A method for making an electrical connection between a trench storage capacitor and an access transistor in a DRAM cell in which the connection is formed through the use of an epitaxially grown single crystalline silicon layer. The trench storage capacitor is formed by etching a well into a substrate of a semiconducting material having a dopant which causes the semiconducting material to be of a first conductivity, lining the well with a semiconducting material having a dopant which causes the semiconducting material to be of a second conductivity, and allowing the dopant which causes the second conductivity to partially diffuse into the original substrate. The partially diffused dopant of the second conductivity completely surrounds the trench, and the well, which is filled with a semiconducting material having a dopant which causes the semiconducting material to be of one the first and second conductivities, is isolated from the original substrate by a layer of dielectric material. The trench is then recess etched and an insulating oxide collar is formed. The newly formed trench, which is not as deep as the original trench, is then filled with either doped or undoped polysilicon. The trench is etched a third time to reveal the trench sidewall from which a single crystalline silicon layer is grown using epitaxy (epi). The epitaxy may be selective or non-selective. The non-selective epitaxy process is accompanied by a polishing step which is not needed if selective epitaxy is chosen. The process of forming the actual electrical connection between the trench storage capacitor and the access transistor is completed by forming the active area of the access transistor which causes the dopants present in the storage trench to selectively outdiffuse through the polysilicon fill region and the epitaxially grown single crystalline semiconducting layer, into a selected portion of the original well.
In order to better understand the present invention, reference should be made to the following detailed description taken in conjunction with the accompanying drawings wherein:
FIG. 1A depicts a cross-sectional side view through a conventional 256 Mb trench DRAM cell having a self-aligned buried strap made in accordance with prior art buried strap techniques;
FIG. 1B depicts the simulated buried strap outdiffusion which occurs after a thermal budget equal to 90 min at 1050° C. has been applied to the DRAM cell of FIG. 1A;
FIG. 1C depicts the expansion of the collar oxide layer of the trench cell of FIG. 1A during the oxidation process following the formation of the buried strap;
FIG. 2A depicts the deep trench of a DRAM cell as it appears in the initial stages of the inventive method;
FIG. 2B depicts the deep trench of a DRAM cell as it appears prior to the epitaxial growth technology of the present invention;
FIGS. 2C-G depict different stages of epitaxial growth of a single crystalline silicon region which occurs according to the process of the present invention;
FIG. 2H depicts a top view of FIG. 2F showing the complete stages of epitaxial growth;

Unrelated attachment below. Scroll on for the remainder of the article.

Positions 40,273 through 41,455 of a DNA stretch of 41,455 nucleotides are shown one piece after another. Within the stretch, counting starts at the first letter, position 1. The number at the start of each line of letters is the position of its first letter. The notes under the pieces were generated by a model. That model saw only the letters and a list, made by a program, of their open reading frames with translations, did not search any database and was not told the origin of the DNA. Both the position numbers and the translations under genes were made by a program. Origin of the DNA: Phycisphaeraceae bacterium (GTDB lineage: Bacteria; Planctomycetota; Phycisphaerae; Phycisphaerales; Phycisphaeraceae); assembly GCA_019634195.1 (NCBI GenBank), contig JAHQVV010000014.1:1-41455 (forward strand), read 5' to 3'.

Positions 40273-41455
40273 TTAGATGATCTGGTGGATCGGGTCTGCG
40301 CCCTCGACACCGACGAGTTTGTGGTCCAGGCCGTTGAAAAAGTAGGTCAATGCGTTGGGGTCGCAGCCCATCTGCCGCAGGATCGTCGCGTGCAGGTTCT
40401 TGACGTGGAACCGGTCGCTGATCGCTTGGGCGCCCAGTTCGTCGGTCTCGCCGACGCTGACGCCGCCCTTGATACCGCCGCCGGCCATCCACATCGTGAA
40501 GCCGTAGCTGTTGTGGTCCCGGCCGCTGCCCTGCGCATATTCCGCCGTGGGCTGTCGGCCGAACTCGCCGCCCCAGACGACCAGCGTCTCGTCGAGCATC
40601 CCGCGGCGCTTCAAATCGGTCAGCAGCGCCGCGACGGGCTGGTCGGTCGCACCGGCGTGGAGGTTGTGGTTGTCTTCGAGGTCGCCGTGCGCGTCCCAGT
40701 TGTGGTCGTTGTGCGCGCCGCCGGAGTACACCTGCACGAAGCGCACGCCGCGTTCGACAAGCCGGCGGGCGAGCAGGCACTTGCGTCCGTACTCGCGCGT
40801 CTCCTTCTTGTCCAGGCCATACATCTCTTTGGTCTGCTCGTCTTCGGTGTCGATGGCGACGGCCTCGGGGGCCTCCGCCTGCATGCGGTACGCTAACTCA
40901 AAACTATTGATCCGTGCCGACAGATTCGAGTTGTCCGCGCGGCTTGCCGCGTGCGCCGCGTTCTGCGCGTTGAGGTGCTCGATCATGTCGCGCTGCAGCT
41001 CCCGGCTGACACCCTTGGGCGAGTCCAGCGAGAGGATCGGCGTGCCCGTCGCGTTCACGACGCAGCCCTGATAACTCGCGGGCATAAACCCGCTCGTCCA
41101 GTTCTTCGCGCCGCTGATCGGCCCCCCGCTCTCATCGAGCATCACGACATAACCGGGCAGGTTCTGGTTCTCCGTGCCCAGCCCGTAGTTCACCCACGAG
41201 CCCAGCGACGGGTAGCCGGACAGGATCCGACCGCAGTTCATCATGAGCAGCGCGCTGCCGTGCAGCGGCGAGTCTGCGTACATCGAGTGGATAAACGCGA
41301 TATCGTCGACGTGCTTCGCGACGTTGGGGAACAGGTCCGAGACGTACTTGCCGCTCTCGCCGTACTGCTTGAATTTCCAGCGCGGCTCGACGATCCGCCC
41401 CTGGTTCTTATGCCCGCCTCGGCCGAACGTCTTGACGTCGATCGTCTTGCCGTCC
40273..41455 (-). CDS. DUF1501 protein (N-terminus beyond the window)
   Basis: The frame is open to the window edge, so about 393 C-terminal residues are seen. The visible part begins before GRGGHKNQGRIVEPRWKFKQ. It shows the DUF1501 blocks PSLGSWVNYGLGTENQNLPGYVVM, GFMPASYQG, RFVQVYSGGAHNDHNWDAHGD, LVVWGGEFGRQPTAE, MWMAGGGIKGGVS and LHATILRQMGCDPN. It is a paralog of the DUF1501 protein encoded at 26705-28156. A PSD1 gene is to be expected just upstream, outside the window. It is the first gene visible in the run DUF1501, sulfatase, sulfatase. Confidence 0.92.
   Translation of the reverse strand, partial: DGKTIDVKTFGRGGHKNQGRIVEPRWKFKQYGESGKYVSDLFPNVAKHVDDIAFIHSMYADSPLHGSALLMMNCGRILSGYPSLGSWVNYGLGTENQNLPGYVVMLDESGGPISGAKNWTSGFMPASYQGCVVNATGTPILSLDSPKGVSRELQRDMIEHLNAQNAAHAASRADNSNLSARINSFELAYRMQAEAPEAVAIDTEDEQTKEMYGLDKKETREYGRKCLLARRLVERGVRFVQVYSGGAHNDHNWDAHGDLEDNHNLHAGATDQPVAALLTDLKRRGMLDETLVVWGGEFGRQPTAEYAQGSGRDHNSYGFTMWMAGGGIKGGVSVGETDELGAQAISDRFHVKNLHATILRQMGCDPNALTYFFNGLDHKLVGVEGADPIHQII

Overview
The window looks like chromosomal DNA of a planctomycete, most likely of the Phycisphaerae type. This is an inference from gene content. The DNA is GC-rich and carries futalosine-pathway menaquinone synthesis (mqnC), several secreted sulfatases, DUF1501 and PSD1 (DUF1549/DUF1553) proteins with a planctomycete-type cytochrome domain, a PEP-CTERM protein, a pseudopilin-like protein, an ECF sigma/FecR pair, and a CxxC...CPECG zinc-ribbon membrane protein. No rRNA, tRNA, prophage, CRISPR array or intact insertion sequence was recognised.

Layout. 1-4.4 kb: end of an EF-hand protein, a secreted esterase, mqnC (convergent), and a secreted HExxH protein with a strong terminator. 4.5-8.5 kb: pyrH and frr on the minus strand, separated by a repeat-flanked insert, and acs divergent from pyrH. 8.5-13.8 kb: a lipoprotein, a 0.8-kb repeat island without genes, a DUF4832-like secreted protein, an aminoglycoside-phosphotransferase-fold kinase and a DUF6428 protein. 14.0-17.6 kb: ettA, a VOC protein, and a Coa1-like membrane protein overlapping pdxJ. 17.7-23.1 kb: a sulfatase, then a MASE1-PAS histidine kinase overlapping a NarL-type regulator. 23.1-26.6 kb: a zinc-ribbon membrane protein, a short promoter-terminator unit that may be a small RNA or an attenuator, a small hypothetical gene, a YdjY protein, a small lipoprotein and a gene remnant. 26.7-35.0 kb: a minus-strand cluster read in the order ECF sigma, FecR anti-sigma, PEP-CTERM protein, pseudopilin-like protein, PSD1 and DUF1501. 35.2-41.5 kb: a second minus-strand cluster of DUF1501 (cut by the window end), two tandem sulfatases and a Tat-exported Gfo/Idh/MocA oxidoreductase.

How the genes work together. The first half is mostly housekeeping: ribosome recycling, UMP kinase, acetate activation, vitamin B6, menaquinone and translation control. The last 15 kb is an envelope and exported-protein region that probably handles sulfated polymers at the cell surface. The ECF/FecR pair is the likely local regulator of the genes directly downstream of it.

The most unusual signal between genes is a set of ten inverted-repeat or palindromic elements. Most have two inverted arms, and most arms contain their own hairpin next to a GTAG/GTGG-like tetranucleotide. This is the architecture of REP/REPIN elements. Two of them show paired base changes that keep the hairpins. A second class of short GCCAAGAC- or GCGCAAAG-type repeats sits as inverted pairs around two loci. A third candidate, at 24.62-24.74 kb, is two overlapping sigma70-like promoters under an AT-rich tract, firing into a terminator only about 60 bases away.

FIG. 3 depicts the epitaxially grown single crystalline silicon region as it appears in a 256 Mb DRAM cell constructed according to the present invention; and the resulting simulated buried strap outdiffusion after a thermal budget equal to 90 min at 1050° C. has been applied to this 256 Mb DRAM cell.
The present invention provides an improved method for forming an electrically conducting strap between an access transistor and a storage capacitor in a DRAM cell. A 256 Mb DRAM cell 40 constructed in accordance with the present invention is depicted in FIGS. 2A-2H and 3.
Referring to FIG. 2A, the DRAM 40 consists of a P-well 33 which is formed by etching a deep trench down to a first level 65 into a P-type silicon substrate 37 which has been doped with boron at 2×1017 cm-3. The formation of this trench is conventional and well known to those skilled in the art. The depth of the trench is not critical, and may be chosen for convenience. A buried-plate 70 is then formed in the P-type silicon substrate 37 by covering the freshly excavated trench with a thin layer of arsenic doped tetraethyloxysilane (TEOS) and allowing the N-type dopants to partially diffuse into the P-type substrate. This creates a layer 35 of N-type dopants which surrounds the trench isolating the P-well 33 from the P-substrate 37. A thin node dielectric 38 is then formed on the trench sidewalls and the trench is filled with polysilicon doped with arsenic at 5×1019 cm-3. Alternatively, the trench may be filled with a P-carrier if P-type doping is desired. The N-(or P-)doped polysilicon is then recess etched to a second level 50. A 50 nm CVD oxide layer is then deposited and an oxide collar 39 is formed by using a spacer etching technique. The trench is then refilled with either doped or undoped polysilicon 72. Up to this point, processing of the 256 Mb DRAM has been conventional.
Referring now to FIG. 2B, the polysilicon layer 72 is recess etched to a third level 74 which has a depth of, typically, 100 to 200 nm. In this etch, the oxide collar 39, produced in the aforementioned steps, is also removed along the silicon trench sidewall 41 down to the top 74 of the polysilicon 72 that forms the storage plate.